Candler Parkers took a big step at a "Charrette Overview" on May 4 toward completing our neighborhood master plan.
About 70 residents attended the forum, where they were guided by a professional planning team through exercises designed to tease out details on neighborhood priorities. And if you missed it, you can now make your own voice heard
by offering specific feedback on the very same topics online. Simply click here
The next step in the Master Planning process will be a "Draft Plan Community Forum," (7-8:30 pm, May 22, at the Epworth Church Fellowship Hall). At that meeting, planners hope to present draft proposals and more exercises on a wide variety of issues — ranging from land use to traffic calming to the future of our parks.
Then, the planners will cobble together an actual draft plan, which will be made available for online comment and for discussion at a CPNO monthly meeting (tentatively, the June meeting). The trick will be to come up with a draft plan that has broad enough support to gain CPNO approval.
“There really is no science behind it,” said Aaron Fortner, who leads the planning team. “We’ll be putting everything forward to the [CP Master Plan] Steering Committee, and collectively we’ll be deciding what should move forward, what should come out, or what should keep being tweaked to keep seeing if we can get somewhere.”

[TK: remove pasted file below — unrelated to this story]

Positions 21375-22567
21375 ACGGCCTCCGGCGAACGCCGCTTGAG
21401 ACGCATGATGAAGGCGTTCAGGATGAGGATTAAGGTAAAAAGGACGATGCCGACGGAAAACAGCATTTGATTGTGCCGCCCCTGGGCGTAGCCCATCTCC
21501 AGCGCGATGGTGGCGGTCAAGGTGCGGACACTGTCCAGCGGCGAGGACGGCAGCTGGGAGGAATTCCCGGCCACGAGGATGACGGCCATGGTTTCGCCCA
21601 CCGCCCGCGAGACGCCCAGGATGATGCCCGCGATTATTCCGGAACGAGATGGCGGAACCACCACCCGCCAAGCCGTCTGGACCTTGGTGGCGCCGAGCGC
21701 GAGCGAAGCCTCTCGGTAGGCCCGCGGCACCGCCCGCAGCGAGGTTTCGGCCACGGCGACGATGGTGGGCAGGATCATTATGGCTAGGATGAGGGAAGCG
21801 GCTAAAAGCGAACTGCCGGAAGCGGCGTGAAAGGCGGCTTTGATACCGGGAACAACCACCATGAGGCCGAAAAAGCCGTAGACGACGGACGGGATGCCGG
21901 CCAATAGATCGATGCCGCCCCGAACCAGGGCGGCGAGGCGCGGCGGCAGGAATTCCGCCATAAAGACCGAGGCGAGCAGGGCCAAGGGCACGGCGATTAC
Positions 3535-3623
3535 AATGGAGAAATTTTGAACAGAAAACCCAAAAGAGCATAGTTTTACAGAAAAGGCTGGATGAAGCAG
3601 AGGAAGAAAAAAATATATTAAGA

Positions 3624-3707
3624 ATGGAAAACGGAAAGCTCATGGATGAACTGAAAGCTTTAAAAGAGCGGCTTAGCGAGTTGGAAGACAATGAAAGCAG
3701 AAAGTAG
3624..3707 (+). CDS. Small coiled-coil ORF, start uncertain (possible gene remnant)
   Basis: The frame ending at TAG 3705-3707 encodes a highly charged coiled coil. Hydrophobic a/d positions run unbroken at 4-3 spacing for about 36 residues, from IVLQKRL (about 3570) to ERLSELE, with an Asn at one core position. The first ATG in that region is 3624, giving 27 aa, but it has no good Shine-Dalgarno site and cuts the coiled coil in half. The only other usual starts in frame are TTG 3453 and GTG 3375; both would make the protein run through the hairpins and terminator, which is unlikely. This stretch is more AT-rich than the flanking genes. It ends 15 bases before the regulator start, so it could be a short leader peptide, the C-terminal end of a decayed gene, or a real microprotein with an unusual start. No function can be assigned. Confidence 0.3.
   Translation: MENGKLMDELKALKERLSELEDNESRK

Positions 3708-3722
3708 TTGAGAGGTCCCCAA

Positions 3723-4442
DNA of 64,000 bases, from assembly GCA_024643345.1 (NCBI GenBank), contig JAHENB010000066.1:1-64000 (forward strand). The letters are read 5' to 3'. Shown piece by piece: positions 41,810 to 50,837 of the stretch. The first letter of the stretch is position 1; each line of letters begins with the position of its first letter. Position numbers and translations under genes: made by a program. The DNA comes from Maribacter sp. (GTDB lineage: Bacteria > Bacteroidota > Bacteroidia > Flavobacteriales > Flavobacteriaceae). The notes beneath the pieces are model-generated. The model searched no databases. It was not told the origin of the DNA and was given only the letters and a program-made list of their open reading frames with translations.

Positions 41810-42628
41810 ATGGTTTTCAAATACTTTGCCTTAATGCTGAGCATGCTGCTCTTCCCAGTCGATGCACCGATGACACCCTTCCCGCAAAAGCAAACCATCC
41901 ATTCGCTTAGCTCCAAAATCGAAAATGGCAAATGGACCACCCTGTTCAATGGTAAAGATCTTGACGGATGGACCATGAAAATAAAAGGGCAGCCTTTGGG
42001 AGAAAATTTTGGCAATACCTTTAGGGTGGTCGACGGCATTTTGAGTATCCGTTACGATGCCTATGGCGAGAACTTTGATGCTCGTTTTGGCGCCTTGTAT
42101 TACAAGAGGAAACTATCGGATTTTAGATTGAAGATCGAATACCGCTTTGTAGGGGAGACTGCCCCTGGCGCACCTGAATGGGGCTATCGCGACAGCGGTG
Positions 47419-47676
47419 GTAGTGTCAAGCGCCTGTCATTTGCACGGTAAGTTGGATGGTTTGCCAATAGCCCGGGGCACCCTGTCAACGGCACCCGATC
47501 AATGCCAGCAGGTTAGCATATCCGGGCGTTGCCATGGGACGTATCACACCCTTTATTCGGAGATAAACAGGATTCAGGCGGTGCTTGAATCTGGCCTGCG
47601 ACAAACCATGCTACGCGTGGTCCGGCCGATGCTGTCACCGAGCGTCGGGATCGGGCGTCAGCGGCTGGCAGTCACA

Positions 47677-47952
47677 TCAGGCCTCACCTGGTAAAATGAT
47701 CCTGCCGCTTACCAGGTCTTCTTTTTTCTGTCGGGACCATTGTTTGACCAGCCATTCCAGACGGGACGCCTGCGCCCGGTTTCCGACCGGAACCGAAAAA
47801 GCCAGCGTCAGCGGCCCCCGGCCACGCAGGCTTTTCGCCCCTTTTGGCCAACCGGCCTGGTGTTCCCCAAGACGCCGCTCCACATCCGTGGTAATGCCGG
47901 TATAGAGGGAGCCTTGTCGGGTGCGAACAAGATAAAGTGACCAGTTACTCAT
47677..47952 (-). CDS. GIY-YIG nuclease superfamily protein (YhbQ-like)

“The goal of the plan is to document the community conversations that occur throughout the process and to delineate strategies for implementing those recommendations that have broad-based support,” Fortner said.
A refined draft plan should be ready for consideration by CPNO in late summer. And, finally, if approved by CPNO, it would go to the Neighborhood Planning Unit and on to City Council for official adoption.
It’s important to remember that having a Master Plan by no means guarantees that its proposals will come to fruition. But it does provide a roadmap for future decisions within the community, and it's likely to influence city officials as they make policy and funding decisions for the neighborhood and the adjoining areas. It also puts Candler Park in a better position to get money for such improvements as traffic calming, streetscapes and park facilities.
A similar article appears in this month's Candler Park Messenger.